Maryland’s Ancient Groundwater

Maryland Groundwater Dated to More Than 2 Million Years Old


Glaciers that melted more than two million years ago deposited layers of sediment around what is now the Chesapeake Bay. Underground rivers run between those layers, tapped by wells and recharged by rainfall over time. The water flowing in them is tens of thousands to more than 2 million years old, according to recently published research, a fact that had been theorized but never proved.

The finding stacks Maryland aquifers up against the few to have been dated so old, including those underneath the Sahara Desert and the Australian outback. And it shows that a resource many take for granted cannot, in fact, be renewed on a human time scale, geologists said.

While in much of the Baltimore area, drinking water is stored in reservoirs created by dammed rivers and streams, for the Coastal Plain to the east and south of the Interstate 95 corridor, aquifers are the primary source of water for more than 1 million people. The massive stores of water come to the surface near the fall line, roughly along the length of I-95, and deepen toward the southeast under the Chesapeake and Eastern Shore.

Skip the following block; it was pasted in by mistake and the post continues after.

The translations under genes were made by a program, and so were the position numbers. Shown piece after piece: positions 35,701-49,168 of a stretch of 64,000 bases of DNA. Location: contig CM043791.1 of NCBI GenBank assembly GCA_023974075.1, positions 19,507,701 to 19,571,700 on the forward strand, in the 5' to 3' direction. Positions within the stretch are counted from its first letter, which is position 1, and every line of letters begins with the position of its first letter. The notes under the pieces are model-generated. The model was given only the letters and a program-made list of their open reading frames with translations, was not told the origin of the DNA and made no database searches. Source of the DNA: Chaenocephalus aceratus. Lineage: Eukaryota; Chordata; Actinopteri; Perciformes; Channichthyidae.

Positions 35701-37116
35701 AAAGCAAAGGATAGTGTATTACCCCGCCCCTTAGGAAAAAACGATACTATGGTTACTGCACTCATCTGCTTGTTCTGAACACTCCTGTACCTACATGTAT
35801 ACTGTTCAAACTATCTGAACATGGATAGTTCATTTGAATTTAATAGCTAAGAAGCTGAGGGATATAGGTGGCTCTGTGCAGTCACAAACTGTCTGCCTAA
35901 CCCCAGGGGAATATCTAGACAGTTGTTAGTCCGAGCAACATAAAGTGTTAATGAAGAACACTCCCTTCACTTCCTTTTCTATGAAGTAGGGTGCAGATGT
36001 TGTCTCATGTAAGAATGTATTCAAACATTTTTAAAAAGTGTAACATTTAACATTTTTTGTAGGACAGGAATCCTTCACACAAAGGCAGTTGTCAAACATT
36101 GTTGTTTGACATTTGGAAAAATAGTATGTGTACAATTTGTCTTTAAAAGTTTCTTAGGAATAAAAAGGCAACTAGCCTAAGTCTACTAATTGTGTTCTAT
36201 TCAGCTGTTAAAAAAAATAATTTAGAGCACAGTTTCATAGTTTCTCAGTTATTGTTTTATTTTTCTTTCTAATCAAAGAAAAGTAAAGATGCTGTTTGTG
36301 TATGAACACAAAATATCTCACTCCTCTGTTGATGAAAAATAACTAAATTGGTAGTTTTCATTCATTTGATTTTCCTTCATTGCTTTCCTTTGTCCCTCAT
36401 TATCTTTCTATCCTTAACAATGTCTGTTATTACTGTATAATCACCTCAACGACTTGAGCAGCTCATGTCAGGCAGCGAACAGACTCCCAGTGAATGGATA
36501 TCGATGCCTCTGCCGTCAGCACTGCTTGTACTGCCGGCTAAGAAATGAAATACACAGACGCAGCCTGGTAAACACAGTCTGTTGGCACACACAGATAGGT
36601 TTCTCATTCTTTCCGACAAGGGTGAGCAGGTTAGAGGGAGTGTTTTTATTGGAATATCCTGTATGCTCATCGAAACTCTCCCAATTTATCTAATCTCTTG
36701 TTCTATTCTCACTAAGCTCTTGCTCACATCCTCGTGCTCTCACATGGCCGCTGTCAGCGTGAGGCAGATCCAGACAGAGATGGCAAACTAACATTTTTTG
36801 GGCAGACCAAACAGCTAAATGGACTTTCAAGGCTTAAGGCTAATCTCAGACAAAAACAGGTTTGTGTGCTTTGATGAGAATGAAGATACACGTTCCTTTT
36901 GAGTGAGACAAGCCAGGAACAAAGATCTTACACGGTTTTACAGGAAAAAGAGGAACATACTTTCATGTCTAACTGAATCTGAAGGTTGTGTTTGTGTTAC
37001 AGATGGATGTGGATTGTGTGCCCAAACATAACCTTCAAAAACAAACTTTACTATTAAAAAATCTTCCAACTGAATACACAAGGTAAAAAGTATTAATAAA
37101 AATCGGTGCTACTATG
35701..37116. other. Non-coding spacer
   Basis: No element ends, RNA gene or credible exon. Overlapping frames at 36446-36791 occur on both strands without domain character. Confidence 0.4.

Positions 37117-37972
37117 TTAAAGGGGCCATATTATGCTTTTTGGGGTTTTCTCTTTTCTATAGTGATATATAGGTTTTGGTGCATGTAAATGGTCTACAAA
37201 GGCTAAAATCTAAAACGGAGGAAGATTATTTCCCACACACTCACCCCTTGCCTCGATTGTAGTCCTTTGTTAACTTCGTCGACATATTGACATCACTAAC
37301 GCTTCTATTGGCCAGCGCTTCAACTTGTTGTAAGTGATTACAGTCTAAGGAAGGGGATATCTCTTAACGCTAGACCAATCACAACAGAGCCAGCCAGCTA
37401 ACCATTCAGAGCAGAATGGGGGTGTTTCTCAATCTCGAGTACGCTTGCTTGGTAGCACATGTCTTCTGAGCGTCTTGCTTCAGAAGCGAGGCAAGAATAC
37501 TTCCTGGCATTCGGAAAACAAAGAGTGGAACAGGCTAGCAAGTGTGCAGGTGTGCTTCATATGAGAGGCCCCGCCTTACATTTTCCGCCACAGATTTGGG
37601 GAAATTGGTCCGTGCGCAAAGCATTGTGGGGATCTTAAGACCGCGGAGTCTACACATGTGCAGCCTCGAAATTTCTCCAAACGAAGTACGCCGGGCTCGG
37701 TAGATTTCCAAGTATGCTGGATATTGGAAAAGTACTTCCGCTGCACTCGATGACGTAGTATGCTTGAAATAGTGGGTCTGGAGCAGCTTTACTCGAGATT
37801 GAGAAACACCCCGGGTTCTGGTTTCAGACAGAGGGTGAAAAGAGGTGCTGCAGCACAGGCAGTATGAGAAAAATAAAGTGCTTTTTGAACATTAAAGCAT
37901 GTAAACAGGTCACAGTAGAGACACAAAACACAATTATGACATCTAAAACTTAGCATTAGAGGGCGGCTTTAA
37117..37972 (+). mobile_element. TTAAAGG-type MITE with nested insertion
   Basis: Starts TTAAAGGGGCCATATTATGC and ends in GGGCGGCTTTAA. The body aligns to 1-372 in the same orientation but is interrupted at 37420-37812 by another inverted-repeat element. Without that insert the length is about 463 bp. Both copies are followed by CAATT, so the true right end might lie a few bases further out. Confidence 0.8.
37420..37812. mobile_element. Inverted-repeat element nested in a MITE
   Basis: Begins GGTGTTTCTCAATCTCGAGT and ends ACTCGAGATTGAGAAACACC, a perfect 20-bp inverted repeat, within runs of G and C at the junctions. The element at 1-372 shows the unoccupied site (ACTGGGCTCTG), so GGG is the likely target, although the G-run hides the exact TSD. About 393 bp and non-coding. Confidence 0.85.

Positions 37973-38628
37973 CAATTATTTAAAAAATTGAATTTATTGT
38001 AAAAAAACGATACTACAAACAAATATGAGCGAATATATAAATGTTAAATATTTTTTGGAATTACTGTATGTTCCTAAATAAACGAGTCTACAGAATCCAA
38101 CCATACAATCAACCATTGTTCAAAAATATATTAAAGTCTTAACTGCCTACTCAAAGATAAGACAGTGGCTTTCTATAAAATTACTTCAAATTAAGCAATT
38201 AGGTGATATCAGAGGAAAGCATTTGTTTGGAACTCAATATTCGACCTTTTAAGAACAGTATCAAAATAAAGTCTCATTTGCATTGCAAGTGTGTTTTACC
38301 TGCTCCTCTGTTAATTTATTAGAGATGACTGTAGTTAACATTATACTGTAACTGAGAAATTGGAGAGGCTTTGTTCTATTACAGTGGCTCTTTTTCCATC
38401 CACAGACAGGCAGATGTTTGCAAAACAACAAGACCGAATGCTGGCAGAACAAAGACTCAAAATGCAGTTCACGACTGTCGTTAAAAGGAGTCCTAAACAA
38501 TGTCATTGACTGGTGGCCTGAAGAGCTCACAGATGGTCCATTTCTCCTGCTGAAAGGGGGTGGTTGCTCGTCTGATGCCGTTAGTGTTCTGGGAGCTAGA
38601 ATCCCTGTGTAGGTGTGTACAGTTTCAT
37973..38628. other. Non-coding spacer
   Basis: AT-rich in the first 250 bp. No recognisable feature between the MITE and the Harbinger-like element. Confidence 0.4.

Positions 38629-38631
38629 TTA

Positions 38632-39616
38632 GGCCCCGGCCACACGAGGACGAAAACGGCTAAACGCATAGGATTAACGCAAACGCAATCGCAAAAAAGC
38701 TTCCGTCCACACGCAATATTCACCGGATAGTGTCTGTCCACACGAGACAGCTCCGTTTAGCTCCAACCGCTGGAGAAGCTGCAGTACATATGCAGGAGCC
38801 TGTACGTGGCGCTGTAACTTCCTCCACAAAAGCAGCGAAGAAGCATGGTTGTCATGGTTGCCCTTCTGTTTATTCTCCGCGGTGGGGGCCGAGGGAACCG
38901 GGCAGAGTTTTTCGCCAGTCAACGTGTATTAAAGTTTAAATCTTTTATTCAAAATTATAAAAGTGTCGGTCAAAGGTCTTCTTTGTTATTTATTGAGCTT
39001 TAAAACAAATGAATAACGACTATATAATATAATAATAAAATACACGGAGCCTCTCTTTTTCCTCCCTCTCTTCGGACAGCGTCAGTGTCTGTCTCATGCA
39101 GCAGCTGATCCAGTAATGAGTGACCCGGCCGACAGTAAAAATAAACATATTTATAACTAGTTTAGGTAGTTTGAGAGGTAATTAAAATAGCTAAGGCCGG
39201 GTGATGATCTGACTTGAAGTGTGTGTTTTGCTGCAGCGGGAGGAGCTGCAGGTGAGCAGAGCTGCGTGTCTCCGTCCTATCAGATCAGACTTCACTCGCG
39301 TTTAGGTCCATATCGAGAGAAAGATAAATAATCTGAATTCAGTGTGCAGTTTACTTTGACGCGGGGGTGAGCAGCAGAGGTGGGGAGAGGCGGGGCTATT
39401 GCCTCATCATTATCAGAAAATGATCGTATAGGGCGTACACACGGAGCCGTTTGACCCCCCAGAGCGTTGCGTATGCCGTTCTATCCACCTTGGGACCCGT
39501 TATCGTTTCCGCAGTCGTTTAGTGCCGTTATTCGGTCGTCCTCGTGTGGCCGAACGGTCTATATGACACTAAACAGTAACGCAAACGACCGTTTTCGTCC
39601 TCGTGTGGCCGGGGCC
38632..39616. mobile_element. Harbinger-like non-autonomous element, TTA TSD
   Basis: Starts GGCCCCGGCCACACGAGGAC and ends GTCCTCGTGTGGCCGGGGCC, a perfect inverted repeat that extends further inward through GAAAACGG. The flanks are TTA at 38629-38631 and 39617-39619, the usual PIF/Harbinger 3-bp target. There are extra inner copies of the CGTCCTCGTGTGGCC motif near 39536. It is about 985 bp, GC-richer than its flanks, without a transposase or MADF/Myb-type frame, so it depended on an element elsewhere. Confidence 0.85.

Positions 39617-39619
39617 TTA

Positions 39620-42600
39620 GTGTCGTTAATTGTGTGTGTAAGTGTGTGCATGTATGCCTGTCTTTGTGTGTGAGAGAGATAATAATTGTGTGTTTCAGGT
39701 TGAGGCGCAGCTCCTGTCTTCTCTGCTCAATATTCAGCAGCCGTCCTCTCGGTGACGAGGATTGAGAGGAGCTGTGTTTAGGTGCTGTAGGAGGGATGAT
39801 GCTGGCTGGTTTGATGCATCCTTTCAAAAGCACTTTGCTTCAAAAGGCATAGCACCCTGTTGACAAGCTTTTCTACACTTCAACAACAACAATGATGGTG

Layers of clay and sediment separate the aquifers, which vary in depth from as little as 20 feet to more than 1,000 feet underground. Where they meet the surface, what rainfall is absorbed into the ground slowly fills the aquifers. There are about six major systems containing 40 to 60 aquifers in the Coastal Plain, stretching across parts of Southern Maryland and the Eastern Shore.

“These layers were laid down millions of years ago by streams or estuaries,” said Jack Eggleston, a geologist with the U.S. Geological Survey who co-wrote the water-dating study. “It’s all a very tight package.”